Once I had unpacked and eaten, I decided to head back to that lively place I'd passed in the taxi - which turned out to be Plaça Catalunya and Passieg de Gracia the absolute heart of town (right next to La Rambla) - to look for some hangers. I walked around for four hours before biting the bullet and buying some expensive hangers and house bits from el Corte Ingles. I returned to my accommodation, exhausted, ate my dinner and went to bed.
THURSDAY: On the next day, it was time to get down to business! I ventured out to open a bank account and get a SIM card. This was all done in Spanish - I was ready to get stuck in! That took the majority of my day as it was a lot of back and forth as my whole plans were interrupted by both siesta hours and a torrential downpour.
I finally got my SIM Card only to discover my phone wasn't unlocked! That evening, one of my friends from uni happened to be in Barcelona for some dissertation research so we went for Tapas and drinks. In fact my whole first weekend in Barcelona was filled with Cava (which is ridiculously cheap here) and Tapas.
TUESDAY: My first day of uni here was overwhelming. There was so much information thrown at us and so many new faces to take in. Luckily 2 other girls from my course are doing an exchange in Barcelona so we agreed to sit together so no one felt like a complete loner on day one. After pulling up my big girl pants I actually made some really great friends on my first day and got talking to lots of interesting people. Fresher's week events also started that day, the first being SpeedFriend which was essentially speed dating but with friends instead of dates. It was a hot and sweaty but fun nonetheless and again made some nice new friends.
WEDNESDAY: The big one! This was the big blow out freshers event. The evening started out with an international dinner in which everyone had to bring a typical dish or drink from their country - I brought Gin and Tonic. The erasmus events organisers brought Tapas and Sangria and believe me the Sangria was flowing freely. By the time we all left the international dinner, it's safe to say everyone was more than merry. We then headed to Razzmatazz, Barcelona's big Wednesday night - it's not a super touristy spot so if you want something a bit more authentic head there. After Razzmatazz -which finished at 5am, in true European style, we headed to a friend's flat to continue our party. Eventually, it was time to go home and a friend and I began to make our way home at 7:30 AM. Rocking heels and a mini skirt, whilst everyone is getting ready to go to work is not ideal.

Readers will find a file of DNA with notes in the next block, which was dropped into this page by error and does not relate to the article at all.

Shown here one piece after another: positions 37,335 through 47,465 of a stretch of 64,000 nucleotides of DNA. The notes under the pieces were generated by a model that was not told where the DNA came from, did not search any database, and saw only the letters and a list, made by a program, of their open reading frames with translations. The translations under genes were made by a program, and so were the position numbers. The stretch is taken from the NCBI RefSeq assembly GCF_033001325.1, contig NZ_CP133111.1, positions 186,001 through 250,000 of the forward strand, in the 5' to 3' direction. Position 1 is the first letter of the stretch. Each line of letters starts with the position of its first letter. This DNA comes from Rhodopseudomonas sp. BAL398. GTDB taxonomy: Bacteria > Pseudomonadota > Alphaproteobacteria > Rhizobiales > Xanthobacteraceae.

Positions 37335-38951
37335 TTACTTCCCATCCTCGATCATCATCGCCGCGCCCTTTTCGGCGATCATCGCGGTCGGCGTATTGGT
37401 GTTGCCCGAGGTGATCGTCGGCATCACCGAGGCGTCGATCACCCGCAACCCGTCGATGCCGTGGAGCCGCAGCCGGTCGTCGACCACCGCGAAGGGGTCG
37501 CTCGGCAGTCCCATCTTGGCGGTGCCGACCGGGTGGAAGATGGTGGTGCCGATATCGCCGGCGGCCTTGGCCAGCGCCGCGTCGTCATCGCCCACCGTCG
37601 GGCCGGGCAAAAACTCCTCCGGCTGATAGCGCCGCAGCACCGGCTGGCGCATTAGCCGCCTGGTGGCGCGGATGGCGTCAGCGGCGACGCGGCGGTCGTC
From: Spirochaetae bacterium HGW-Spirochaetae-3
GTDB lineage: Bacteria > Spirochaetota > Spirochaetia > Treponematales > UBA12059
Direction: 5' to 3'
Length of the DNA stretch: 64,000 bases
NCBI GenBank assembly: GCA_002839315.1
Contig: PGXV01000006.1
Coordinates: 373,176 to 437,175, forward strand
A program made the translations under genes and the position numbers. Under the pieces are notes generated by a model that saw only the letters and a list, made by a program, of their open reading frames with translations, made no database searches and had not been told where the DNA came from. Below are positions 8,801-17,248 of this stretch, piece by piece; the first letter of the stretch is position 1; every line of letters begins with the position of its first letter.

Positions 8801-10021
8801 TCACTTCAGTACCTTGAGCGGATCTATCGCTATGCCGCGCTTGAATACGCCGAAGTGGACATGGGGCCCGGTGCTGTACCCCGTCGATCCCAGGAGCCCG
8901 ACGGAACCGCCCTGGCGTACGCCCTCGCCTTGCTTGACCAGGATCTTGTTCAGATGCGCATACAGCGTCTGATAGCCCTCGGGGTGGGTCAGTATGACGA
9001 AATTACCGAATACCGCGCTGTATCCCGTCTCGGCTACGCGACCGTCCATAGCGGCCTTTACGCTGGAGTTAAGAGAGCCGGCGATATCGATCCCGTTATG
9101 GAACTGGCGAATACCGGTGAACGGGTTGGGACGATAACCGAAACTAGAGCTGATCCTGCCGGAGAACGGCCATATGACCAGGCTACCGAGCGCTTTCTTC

SUNDAY: After a week of clubbing, I finally ventured out during more sociable hours and went to see one of Barcelona's many La Mercé events. La Merccé is a 6 day long festival that celebrates Barcelona's patron saint and there are loads of events on each day. This one was the correfoc, where people dressed as devils or Diablos parade the streets whilst playing with fireworks. The really adventurous can even run with them. I opted to just watch from a distance. It was a really cool event and so many people get involved.
MONDAY: The first day of lectures. I had one, two hour long lecture after which I went on a Gaudi tour. I was fortunate enough to go to La Sangrada Familia. I'd always thought this place was just super hyped up and actually is just going to be another church with stained glass windows. I was extremely extremely wrong. The outside is pretty cool, the attention to detail and the symbolism of every little construction is incredible. Then when you go inside, breathtaking. It gives me shivers just thinking about it, it's just spectacular. My favourite aspect is the roof and the red stained glass window casting a warm glow in the evening sun. La Sangrada Familia is one of those places that you honestly cannot describe and that cannot be appreciated through pictures - you have to see it for yourself.
I'm genuinely so happy I decided to do a year abroad in Barcelona. It wasn't an easy decision to make as it meant leaving my comfort zone. I was really anxious before I left that I wouldn't make any friends, that I'd miss out on things back at home and that I just wouldn't settle. Thankfully all my fears have, so far, not materialised. It can be a bit of a culture shock. It seems people here are fascinated by black girls which often brings some uncomfortable stares or being referred to as "morena" which is used as a term of endearment and translates to dark girl. Another thing that I've had to get used to is siesta as most of the smaller shops are closed between 2pm and 4pm, on the bright side I can go shopping until 9 or 10pm almost every day!